I’m sorry it’s been so long since I’ve written and appreciate the messages from those who were concerned. It’s been a difficult path, as I know it has been for many of us.
We are now in the 50 days between Pesach and Shavuot known as the Omer, which are a unique and powerful time in the Jewish calendar. From crossing the Sea of Reeds to arriving at Mt. Sinai to receive the Ten Commandments, there are many ups and downs along the way. As surely there will be many ups and downs for us during this 7 week period.
We have also just commemorated Yom HaShoah, Holocaust Memorial Day,the greatest tragedy of our modern lives. Perhaps that can give us some perspective for our own current crisis. Unlike the Nazis who targeted Jews, Gays, Gypsies, intellectuals, and many others, Covid-19 is an equal opportunity plague (although truthfully we know it is harming far more African Americans and people living in poverty). We, at least, do not have to suffer anxiety, fear, and loss as well as the incomprehensible outrage of people intentionally murdering other humans.
Today is Yom HaAtzma-ut, Israel Independence Day, when we celebrate the birth of a haven and home for our people. The miracle of the past 72 years must not be taken for granted. Has Israel accomplished all for which we had hoped and dreamed? No, of course not. Modern democracies, even after 244 years, still struggle to create equality, freedom, and justice for all their citizens.
The period between Yom HaShoah and Yom HaAtzma-ut is called, in Israel, the Time of Revival. Such a time of transition from death to birth seems especially poignant this year in the midst of this overwhelming pandemic. It encapsulates the emotional intensity of mourning and joy at once. My friend and colleague, Moti Rotem (the first Israeli born, Israeli educated, and Israeli ordained Reform Rabbi), suggests that this period should be compared to the sacred days between Rosh HaShanah and Yom Kippur, a time for bearing witness.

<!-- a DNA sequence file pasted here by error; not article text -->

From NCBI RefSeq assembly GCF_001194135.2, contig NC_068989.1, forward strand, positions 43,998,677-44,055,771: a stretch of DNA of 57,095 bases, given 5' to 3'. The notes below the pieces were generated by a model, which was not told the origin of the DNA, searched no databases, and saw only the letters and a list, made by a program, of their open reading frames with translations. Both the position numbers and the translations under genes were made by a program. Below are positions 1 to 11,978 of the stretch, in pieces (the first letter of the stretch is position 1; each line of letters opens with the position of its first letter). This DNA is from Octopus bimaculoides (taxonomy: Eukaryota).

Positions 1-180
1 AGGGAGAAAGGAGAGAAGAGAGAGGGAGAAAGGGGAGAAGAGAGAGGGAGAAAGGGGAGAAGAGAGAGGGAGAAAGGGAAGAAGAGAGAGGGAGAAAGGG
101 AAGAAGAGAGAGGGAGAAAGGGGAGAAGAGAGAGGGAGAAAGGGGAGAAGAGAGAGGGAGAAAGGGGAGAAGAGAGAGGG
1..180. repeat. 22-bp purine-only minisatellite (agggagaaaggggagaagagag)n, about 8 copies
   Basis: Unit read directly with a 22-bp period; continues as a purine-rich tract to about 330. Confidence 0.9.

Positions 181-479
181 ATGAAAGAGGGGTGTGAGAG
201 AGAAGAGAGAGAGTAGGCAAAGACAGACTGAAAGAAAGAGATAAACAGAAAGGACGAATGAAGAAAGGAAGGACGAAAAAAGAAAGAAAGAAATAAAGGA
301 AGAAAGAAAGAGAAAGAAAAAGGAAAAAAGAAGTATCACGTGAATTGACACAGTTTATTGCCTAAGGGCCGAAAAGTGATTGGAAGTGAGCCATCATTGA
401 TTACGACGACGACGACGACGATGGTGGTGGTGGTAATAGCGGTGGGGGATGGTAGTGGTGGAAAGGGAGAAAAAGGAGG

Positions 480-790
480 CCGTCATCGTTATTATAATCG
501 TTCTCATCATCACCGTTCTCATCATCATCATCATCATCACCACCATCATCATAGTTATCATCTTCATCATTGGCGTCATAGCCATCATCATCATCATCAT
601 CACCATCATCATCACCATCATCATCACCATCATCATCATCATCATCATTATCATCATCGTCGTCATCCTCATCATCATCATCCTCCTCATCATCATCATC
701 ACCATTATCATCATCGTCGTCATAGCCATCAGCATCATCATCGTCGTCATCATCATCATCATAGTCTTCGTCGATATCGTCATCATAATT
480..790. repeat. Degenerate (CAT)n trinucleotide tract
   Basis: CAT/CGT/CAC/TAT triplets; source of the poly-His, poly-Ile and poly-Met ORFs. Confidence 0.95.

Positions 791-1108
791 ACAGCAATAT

He said, “…it is appropriate to engage in introspection and self-reflection about how we measure up… Just as each of us goes through a process of self-examination during the Days of Repentance in Tishrei…” (which occur in the fall) this time period (in the spring) is an opportunity to do so on a whole new level.
Right now, rabbis all across the globe are already considering their plans for this year’s High Holy Days. Whether we ultimately use Plan A, Plan B, or Plan C, it will clearly not be the same as previous years and there will surely be empty places and broken hearts.
But I am wondering even more, how will these Days of Awe feel for us? Regardless of whether we are fortunate enough to gather together in our Houses of Worship or must celebrate through virtual services, what emotions will our prayers evoke this year? I believe when we read the liturgy, it will resonate in new ways. How will we react to some of the traditional images, like being inscribed in the Book of Life, as we ponder in all new and frightening ways: who will live and who will die?
I know these High Holy Days will be different for all of us. Perhaps that is why this time of reflection now can be a form of preparation and consideration for how we will stand before our Creator at the New Year and look back on the year gone by. Now, while we are sheltering in place, while we are seeing the world through different eyes, now is the time to consider. If we project forward to what the experience of Yom Kippur might be like, we can begin now the arduous task of self-examination and introspection. We can decide what truly matters in life. We can work toward change. We can decide to heed the timeless words of the Psalmist who said, “Teach us to number our days that we might get a heart of wisdom.” (Psalm 90:12)
As we journey from Pesach to Shavuot, from Egypt to Sinai, from slavery to covenant, may we count each day for blessing and give thanks for the blessings of each day.
Gaylia R. Rooks, Rabbi Emerita